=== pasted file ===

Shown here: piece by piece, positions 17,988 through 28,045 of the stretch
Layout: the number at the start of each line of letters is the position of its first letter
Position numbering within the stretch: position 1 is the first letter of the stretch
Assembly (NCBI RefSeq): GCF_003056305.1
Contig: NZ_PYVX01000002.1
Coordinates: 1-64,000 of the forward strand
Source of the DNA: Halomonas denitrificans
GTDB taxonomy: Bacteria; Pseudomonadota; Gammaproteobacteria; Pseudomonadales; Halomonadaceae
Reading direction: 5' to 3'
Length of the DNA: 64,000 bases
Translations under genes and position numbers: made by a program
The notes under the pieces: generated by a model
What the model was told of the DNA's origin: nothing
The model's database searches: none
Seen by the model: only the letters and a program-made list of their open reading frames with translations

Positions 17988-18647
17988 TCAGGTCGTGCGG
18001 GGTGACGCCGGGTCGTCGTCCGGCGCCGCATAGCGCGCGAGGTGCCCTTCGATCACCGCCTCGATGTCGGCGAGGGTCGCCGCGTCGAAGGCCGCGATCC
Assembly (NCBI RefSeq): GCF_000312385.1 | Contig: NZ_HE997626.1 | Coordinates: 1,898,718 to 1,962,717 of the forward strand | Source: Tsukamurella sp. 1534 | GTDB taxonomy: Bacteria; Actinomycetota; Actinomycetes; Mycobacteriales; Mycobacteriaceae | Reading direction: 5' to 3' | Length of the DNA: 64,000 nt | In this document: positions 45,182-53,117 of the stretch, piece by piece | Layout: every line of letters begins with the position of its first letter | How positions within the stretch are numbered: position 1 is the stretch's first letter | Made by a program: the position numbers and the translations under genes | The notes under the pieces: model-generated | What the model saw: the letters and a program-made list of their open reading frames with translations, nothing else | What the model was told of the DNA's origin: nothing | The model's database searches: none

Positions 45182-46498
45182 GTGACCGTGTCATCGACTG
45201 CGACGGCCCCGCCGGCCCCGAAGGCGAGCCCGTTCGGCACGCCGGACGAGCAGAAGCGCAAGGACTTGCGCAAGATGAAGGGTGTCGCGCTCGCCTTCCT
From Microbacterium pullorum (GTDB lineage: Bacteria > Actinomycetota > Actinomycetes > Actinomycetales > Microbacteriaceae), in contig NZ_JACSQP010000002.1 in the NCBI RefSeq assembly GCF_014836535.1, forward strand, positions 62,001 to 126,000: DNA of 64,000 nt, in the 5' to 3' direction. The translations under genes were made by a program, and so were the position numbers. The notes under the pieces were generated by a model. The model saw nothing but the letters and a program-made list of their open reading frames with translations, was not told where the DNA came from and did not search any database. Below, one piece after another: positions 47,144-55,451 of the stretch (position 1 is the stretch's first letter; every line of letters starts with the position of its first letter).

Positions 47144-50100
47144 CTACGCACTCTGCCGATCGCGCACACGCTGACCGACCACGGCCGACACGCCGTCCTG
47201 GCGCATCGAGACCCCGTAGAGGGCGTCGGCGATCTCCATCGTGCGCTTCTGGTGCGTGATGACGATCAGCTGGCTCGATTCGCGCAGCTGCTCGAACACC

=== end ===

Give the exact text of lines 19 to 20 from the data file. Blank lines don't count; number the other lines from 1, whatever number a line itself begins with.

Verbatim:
Assembly (NCBI RefSeq): GCF_000312385.1 | Contig: NZ_HE997626.1 | Coordinates: 1,898,718 to 1,962,717 of the forward strand | Source: Tsukamurella sp. 1534 | GTDB taxonomy: Bacteria; Actinomycetota; Actinomycetes; Mycobacteriales; Mycobacteriaceae | Reading direction: 5' to 3' | Length of the DNA: 64,000 nt | In this document: positions 45,182-53,117 of the stretch, piece by piece | Layout: every line of letters begins with the position of its first letter | How positions within the stretch are numbered: position 1 is the stretch's first letter | Made by a program: the position numbers and the translations under genes | The notes under the pieces: model-generated | What the model saw: the letters and a program-made list of their open reading frames with translations, nothing else | What the model was told of the DNA's origin: nothing | The model's database searches: none

Positions 45182-46498